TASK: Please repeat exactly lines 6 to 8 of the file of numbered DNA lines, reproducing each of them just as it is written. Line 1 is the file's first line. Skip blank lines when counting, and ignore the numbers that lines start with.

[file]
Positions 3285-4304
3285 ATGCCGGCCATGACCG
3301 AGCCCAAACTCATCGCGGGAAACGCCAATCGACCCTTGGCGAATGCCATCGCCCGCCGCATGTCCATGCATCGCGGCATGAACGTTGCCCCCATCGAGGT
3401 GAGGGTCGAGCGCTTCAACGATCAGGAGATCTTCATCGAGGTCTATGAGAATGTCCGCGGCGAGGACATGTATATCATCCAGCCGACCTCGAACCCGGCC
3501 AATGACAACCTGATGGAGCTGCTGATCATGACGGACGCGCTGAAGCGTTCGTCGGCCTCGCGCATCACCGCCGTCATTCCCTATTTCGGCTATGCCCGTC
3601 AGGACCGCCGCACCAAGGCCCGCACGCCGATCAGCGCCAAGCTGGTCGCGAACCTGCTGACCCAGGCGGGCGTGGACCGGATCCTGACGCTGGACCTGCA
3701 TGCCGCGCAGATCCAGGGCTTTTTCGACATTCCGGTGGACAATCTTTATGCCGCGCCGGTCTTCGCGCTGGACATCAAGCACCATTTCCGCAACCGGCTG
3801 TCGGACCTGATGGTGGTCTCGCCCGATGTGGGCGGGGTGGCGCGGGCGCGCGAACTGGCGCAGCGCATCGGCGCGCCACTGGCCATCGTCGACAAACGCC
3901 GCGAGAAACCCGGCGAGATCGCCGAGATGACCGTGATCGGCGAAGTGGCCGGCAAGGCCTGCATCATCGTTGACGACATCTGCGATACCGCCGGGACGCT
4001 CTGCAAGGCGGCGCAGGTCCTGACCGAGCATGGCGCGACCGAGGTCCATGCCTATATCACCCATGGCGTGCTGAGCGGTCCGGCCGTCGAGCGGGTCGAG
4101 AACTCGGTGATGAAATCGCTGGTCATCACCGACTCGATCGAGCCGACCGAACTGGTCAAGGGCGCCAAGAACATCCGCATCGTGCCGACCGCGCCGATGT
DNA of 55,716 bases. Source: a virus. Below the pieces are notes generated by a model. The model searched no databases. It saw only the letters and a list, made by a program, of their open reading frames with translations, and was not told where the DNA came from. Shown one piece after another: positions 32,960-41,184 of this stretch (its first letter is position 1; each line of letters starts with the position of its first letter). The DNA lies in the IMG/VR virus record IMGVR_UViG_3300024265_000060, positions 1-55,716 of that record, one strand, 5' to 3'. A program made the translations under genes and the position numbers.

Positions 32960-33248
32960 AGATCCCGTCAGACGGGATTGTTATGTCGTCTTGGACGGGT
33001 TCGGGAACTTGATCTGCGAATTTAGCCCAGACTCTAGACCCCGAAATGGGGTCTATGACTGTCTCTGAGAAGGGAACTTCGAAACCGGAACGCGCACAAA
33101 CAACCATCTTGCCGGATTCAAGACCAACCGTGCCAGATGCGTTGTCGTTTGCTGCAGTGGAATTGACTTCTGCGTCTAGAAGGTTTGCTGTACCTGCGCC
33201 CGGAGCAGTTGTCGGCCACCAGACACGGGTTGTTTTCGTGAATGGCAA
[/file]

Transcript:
3601 AGGACCGCCGCACCAAGGCCCGCACGCCGATCAGCGCCAAGCTGGTCGCGAACCTGCTGACCCAGGCGGGCGTGGACCGGATCCTGACGCTGGACCTGCA
3701 TGCCGCGCAGATCCAGGGCTTTTTCGACATTCCGGTGGACAATCTTTATGCCGCGCCGGTCTTCGCGCTGGACATCAAGCACCATTTCCGCAACCGGCTG
3801 TCGGACCTGATGGTGGTCTCGCCCGATGTGGGCGGGGTGGCGCGGGCGCGCGAACTGGCGCAGCGCATCGGCGCGCCACTGGCCATCGTCGACAAACGCC